Chelsea Handler Presents of Mine
Hey, what’s wrong with regifting, anyway?
I’m relatively new to the idea of regifting, so I don’t know exactly who came up with it. But I don’t think it was a Mormon—like my mother—because one would be unlikely to regift with no trace of alcohol or caffeine in her system. (That the Mormons did not come up with regifting shall forever be one of their most endearing qualities in my eyes. And...their only endearing quality.)
Then I realized it’s also a practical way of giving a gift to someone you hardly know, especially if a person you have only met twice is insisting you come to her birthday party because you’re one of her closest friends. This is how I fell upon the process of regifting. It was an emergency, and if I do say so myself, I handled it with exceptional aplomb.
I needed a gift. I went into my closet and looked for something I hadn’t worn yet or maybe something I hadn’t worn in a while that looked new. I inspected an old pair of boots and wondered if I could pass them off as vintage. Since I had never regifted before and really didn’t know what the guidelines were, I decided to call my friend Ivory, who was also going to the party.
“I’ll probably give her something someone gave me. I barely know the girl,” she told me.
“That’s what I was thinking. I have a first-aid kit I’ve never used.”
I was torn between a picture frame—which held a photo of me and my sisters—and a candle that had only been lit once. My head bobbed back and forth between them as if I were watching a tennis match. I finally decided I really loved the picture frame, so I would just cut off the top part of the candle’s wick. My roommate, Lydia, walked in the door as I was looking for my pocketknife.
“I’m giving Aubrey that,” I said, pointing at the candle, sitting right next to the old newspaper I was planning on wrapping it in. She walked over to take a closer look. “It’s already been used.”
“I’m going to cut the wick off,” I told her.
“Then how is she going to light it?”
“Not my problem.”
“Chelsea,” Lydia said, in the same tone my gynecologist used when I told her I would need a month’s supply of morning-after pills. “I’m sure you can find something else. You can’t give her that.”
When I looked through the closet again, I found the present Ivory had bought me for my 26th birthday. She had gone on and on about this present. With all the hype she had given it, you would have thought she had bought me a vibrator that could also make tacos. But no, she had given me a board game called Rehab.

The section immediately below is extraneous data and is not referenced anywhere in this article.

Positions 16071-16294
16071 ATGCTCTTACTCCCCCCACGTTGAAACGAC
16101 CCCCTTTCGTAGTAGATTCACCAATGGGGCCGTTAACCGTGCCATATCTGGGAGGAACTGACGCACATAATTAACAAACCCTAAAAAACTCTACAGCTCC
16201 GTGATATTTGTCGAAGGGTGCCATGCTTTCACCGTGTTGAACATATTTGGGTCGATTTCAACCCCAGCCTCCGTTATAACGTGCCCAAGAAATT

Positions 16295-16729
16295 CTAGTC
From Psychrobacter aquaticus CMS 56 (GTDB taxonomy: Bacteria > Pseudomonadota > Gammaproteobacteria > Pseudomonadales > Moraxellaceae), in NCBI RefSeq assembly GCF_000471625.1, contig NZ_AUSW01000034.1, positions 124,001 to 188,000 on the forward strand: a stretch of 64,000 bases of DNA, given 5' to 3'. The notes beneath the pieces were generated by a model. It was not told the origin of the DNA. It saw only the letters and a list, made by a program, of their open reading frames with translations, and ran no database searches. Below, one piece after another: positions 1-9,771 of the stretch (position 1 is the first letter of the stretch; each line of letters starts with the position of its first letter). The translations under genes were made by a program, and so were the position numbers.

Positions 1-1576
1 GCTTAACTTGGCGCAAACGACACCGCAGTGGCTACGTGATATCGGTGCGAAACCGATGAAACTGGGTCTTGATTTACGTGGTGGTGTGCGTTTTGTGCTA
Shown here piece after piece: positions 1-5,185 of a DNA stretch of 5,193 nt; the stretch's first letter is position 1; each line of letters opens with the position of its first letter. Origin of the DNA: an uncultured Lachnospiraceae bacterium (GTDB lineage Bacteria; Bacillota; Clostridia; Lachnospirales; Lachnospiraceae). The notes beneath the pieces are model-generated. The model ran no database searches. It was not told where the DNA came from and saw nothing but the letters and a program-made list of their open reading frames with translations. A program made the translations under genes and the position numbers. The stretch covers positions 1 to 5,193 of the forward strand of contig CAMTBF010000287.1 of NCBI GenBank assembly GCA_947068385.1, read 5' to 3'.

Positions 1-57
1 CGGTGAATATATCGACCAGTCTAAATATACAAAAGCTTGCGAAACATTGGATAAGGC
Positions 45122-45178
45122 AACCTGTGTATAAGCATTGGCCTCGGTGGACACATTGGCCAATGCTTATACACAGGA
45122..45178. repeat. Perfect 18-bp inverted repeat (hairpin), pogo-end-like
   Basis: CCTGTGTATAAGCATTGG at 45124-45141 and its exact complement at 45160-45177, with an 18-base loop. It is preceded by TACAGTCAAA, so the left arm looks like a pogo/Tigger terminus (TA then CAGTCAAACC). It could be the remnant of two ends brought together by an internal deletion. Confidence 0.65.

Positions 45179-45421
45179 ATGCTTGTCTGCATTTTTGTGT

Now, I make it a personal rule to never play organized games, especially one with different rehabilitation facilities spread over it, much in the same vein as Monopoly. Rehab came with some wooden pieces I actually burned one night when we ran out of firewood.
“I’ve got it!” I yelled to Lydia as I pulled it out. Next, I opened the Yahtzee box that was on top of the closet, stole three of the dice and put them in the little plastic Rehab bags, along with a couple of the wooden pieces that were partially scorched. Luckily, the box the game came in looked like it could have been new. I wrapped it up in the newspaper, then I took a black Sharpie and wrote, “To: Aubrey, From: Chelsea” directly on top.
“Wait, Chelsea,” Lydia laughed. “Ivory is coming tonight! She’ll see the game and realize what you did.”
We went. We sat. We ate. We drank. And then…
“Let’s open presents!” Ivory exclaimed.
“Okay, okay, okay,” Aubrey responded grudgingly, as if we had been begging her to open presents for the past three hours.
The last present was mine. She was unwrapping it with her head cocked, when Ivory’s head also cocked. It brought back memories of the synchronized swimming team I had never been part of.
Aubrey pulled out the Rehab game and held it up. Ivory was still unsure of what was taking place and looked at the game with the same expression Sarah Palin would have looking at a map.
“Wait a second! That looks like the same game I bought you for your birthday,” she said, perfectly oblivious to the fact it was the same game.
“Yes,” I said, teeth clenched and eyes wide. “The exact same.”
“But where did you get it?” she asked, perplexed. “I found it at some store in the Valley.”
My expression remained unchanged as I stated, “In my apartment.”
“Did somebody already play this?” asked the birthday girl, as she took out the mismatched pieces. That’s when Ivory’s mouth opened.
Pissed off, Ivory took the game back from Aubrey. She said she’d rather give it away to an orphan. “I can’t believe,” I said, “that Ivory thinks Rehab is an appropriate game to regift to an orphan.”